Postmaster General Patrick Donahoe renewed his call to remove postal employees and retirees from the Federal Employee Health Benefits Program (FEHBP) in testimony before the House Oversight and Government Reform Committee on July 17.
“Now is the time for bold and sweeping action,” the Postmaster General (PMG) told lawmakers. “We’re seeking the authority under law to control our healthcare and retirement costs,” he said.
Where have we heard this before?
Donahoe first urged lawmakers to take postal employees and retirees out of the FEHBP at a House hearing on March 27, 2012, claiming such a move would save the USPS $7 billion annually. (Now he claims savings would reach $8 billion per year.)
Despite the fact that the FEHBP is one of the best health insurance programs in the nation, the PMG seems determined to continue his quest.
We are equally determined to make sure that it doesn’t happen.
Just the Facts, Please
The USPS claims it can run a postal-only health plan more efficiently than the OPM (Office of Personnel Management) runs the FEHBP, and that a USPS-only health plan would save the Postal Service money. He also says postal employees and retirees would benefit from lower premiums and still receive the same or better health benefits.
Really? There is no factual basis for any of these assertions.
In testimony before the House Oversight Committee in March 2012, Walton Francis, the nation’s leading independent expert on the FEHBP, flatly rejected Donahoe’s claims. “Their proposal isn’t going to save money. It’s going to cost money,” he said.
The PMG’s plan also would “massively disrupt or destroy the FEHBP, the single most successful health insurance program ever operated by the United States government,” by pulling out one fourth of its enrollees, he said. “In destroying the FEHBP, the USPS would disrupt the health insurance of 8 million Americans, and breach statutory entitlement promises made to millions of federal retirees,” Francis testified.
“It hardly seems inappropriate to ask how, of all those insurance experts of both parties and both houses of Congress who have looked to the FEHBP as a model, only the USPS sees it as an albatross to be abolished,” he told lawmakers.
Francis also pointed out, “The USPS claims that FEHBP plan designs are somehow obsolete and do not match ‘best practices’ in the private sector or align ‘cost to value.’ This naturally raises the question as to how all those congressional leaders and experts of both parties could have been so badly fooled all these years. How is it that only the USPS has been able to detect that the FEHBP plans fail to provide health promotion and wellness benefits, and chronic condition and disease management programs? And of course the truth is that the FEHBP provides all these things and many more,” he said.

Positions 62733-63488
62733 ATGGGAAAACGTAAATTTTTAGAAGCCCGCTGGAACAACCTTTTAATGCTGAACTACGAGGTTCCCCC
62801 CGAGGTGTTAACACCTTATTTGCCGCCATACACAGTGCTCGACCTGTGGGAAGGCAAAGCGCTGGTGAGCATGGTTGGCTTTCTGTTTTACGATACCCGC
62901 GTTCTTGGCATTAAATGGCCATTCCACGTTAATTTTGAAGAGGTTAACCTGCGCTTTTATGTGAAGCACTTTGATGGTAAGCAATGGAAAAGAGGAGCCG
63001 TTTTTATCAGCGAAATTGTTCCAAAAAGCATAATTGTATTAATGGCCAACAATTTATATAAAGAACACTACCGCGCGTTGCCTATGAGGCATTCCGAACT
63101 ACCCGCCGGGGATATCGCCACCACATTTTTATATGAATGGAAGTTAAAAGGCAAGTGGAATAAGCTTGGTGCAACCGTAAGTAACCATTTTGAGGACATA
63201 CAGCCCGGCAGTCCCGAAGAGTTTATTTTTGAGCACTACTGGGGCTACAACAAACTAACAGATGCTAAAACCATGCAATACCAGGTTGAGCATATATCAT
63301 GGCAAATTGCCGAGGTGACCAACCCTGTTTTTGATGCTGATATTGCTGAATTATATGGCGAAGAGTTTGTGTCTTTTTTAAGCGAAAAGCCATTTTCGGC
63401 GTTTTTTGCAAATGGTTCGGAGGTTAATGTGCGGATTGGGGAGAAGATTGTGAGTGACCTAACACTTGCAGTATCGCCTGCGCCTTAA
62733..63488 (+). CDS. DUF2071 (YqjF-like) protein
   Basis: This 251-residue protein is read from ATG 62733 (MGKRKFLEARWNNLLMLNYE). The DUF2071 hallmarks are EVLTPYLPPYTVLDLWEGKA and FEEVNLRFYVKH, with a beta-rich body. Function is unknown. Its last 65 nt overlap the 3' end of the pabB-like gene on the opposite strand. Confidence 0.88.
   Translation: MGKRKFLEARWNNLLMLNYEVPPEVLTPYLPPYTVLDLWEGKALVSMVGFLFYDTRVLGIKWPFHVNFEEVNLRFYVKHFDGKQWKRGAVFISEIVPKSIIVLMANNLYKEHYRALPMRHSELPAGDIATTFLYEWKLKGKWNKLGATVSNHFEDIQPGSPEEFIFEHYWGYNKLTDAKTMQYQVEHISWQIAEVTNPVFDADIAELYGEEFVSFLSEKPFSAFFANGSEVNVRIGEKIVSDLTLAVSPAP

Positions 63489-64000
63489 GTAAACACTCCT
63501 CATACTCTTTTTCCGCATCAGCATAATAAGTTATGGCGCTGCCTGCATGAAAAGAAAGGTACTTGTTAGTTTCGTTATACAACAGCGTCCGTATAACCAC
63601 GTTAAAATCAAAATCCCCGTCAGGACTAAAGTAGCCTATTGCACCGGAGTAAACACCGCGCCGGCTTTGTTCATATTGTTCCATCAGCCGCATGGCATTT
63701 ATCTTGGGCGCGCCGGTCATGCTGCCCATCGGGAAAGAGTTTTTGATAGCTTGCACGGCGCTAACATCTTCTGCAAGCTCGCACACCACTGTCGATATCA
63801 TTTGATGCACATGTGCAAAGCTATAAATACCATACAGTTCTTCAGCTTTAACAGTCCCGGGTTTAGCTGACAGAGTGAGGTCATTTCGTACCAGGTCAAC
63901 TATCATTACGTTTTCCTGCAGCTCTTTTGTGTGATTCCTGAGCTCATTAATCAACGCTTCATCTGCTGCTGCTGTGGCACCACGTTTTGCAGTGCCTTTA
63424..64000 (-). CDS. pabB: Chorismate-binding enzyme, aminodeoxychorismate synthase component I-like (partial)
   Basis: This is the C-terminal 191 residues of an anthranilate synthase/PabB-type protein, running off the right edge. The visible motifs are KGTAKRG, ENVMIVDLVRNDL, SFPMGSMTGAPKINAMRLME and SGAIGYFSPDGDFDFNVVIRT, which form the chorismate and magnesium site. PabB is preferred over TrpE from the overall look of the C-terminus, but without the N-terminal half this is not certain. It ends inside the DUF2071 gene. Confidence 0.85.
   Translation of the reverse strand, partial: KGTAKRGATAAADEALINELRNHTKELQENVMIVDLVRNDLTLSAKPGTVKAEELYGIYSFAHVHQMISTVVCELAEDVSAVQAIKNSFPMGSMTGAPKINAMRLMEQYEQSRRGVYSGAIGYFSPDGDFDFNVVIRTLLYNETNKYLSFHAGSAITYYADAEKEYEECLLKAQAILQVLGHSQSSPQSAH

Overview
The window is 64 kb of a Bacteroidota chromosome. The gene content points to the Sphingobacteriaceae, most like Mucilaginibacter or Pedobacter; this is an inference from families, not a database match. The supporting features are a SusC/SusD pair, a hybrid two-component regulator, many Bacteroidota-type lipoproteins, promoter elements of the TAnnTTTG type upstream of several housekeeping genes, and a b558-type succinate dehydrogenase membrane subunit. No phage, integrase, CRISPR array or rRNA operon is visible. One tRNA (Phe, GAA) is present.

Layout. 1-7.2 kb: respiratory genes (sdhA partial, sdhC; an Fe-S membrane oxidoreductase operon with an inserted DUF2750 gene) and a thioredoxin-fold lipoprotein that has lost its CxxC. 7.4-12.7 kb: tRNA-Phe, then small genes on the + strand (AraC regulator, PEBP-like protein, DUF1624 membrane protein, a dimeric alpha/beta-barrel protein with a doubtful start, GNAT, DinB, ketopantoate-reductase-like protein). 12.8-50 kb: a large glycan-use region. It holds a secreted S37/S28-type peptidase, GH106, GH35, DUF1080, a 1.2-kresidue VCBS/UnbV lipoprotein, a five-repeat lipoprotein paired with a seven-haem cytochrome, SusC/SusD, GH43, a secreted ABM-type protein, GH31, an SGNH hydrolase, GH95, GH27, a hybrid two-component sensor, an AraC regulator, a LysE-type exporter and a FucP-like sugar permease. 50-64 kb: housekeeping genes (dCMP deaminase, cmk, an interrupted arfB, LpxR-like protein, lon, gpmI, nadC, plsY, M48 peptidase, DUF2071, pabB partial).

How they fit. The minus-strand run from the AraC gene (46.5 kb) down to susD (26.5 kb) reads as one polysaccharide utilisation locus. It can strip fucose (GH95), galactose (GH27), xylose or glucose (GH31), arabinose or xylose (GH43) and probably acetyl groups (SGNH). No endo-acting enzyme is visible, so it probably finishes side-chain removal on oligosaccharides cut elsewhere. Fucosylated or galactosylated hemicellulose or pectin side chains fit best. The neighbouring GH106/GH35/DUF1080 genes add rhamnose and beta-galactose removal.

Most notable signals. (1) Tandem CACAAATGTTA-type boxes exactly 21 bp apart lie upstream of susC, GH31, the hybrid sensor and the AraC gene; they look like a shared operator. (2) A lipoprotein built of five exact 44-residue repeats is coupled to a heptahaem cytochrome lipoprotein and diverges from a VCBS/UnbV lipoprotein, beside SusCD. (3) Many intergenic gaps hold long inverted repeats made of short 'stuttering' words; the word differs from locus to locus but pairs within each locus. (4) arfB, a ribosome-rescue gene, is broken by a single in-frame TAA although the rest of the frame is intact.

“The USPS has no professional or historical competence in insurance design or in analysis of health insurance reform models, and probably no real desire to gain these,” Francis pointed out.
It’s obvious that the PMG won’t let facts get in his way.
Doubts in Congress
Members of the House Committee on Oversight and Government Reform also expressed doubts about the claims made by the PMG.
Rep. Elijah Cummings (D-MD), the ranking Democrat on the panel, said at the March 2012 hearing, “I am quite skeptical that the Postal Service can or should manage its own health insurance system.
“I suspect that the achievable cost savings would come not from shrinking healthcare costs, but from shifting them onto employees. Postal employees would likely receive less coverage under a Postal Service plan and they would pay a greater share of their health bills. Postal annuitants would also pay more, as they would be faced with paying an increasing share of their healthcare from their fixed retirement incomes.”
Even committee Chairman Darrell Issa (R-CA), who said he would probably support Donahoe’s proposal, told the postmaster general, “Let’s have no illusion. You’re just cost-shifting.” Rep. Issa is considered an ardent foe of postal workers, and has called for pay cuts, benefit reductions, limits on employees’ collective bargaining rights, and $3 billion worth of plant and post office closings.
But shifting costs on to postal employees wouldn’t be the only fallout from removing postal employees from the FEHBP.
Withdrawing postal employees from the FEHBP also would put the Postal Service another step closer to privatization.
Even though there is little support for removing postal workers and retirees from FEHBP as part of a postal reform bill, we must not fall into a false sense of security.
The APWU will vehemently oppose any plan to take postal employees or retirees out of FEHBP. Delegates to the APWU’s 2010 National Convention adopted a resolution that identified retaining the right to health benefits in the Federal Employee Health Benefits Program as a top priority.
We will continue to work with other postal and federal unions and associations, along with our friends in Congress and other allies to ensure that it never happens.